The annual observance of Black History Month pays tribute to generations of African Americans and the significant roles they have played in shaping our history and society.
Strung from wall to wall in Lower Callahan, posters present milestones accomplished by African Americans throughout history.
Molly Buckley and Brianne McGann from Student Activities aid in program planning, such as the info posters, among other events coordinated to bring recognition to Black History Month.
“I feel that it is important to celebrate Black History Month because black history is American history,” Buckley said about the value of acknowledging African American achievements. “Too often the contributions of black businesses, artists, inventors, etc. have been overlooked, and this month is a way to spotlight the many ways that black people have shaped this country.”
Buckley and McGann also helped organize a screening of “Straight Outta Compton”, a biographical drama about rap group N.W.A highlighting racial stereotyping and police brutality faced by black people in Southern California.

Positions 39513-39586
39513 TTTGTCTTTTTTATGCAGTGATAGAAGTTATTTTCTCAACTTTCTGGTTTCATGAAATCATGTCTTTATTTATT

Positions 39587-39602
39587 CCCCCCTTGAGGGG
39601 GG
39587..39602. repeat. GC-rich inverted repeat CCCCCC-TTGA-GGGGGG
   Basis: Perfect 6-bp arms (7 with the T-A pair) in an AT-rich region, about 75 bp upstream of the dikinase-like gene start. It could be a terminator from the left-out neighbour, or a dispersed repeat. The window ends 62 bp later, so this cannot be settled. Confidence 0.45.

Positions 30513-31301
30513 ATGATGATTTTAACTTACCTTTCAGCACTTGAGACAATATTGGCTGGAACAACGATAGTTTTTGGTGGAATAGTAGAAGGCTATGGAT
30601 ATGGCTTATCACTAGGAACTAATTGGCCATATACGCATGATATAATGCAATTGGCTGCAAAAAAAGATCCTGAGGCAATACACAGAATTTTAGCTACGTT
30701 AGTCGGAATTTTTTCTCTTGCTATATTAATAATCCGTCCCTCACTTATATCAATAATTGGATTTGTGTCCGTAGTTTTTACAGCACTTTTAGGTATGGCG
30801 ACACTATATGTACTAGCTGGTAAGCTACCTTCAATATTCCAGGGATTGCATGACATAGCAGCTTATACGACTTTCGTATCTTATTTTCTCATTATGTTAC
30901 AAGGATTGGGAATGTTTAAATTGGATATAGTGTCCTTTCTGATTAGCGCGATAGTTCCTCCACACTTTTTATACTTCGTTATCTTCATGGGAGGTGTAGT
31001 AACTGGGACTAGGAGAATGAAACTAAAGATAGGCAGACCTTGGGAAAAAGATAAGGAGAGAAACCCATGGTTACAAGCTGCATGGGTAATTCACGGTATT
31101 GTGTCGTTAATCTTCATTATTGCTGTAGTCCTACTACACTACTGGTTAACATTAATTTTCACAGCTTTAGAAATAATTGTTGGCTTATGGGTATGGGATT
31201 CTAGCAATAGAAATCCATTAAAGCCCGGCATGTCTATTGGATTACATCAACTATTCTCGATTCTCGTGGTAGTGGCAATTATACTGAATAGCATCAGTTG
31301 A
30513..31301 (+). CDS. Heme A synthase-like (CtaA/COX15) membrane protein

“ALANA (African, Latin, Asian, Native American Intercultural Club) has been and will continue to host movie nights featuring movies with predominantly black casts and crews every Monday at 8 PM in Lower Callahan,” said Janessa Gonzalez, the advisor for ALANA.
“In addition to a Jazz Night on Saturday, February 29th, I am also working with ALANA to host a Black History Month trivia night at Gully's on February 18th. We hope to see lots of people there,” Buckly said.
2020 marks the centennial passing of the 15th Amendment, which gave black men the right to vote in 1870, following the Civil War. The decades of injustice and discrimination don’t go unnoticed. There are invaluable stories and lives that have shaped the state of our nation with historical importance that Endicott has prioritized telling.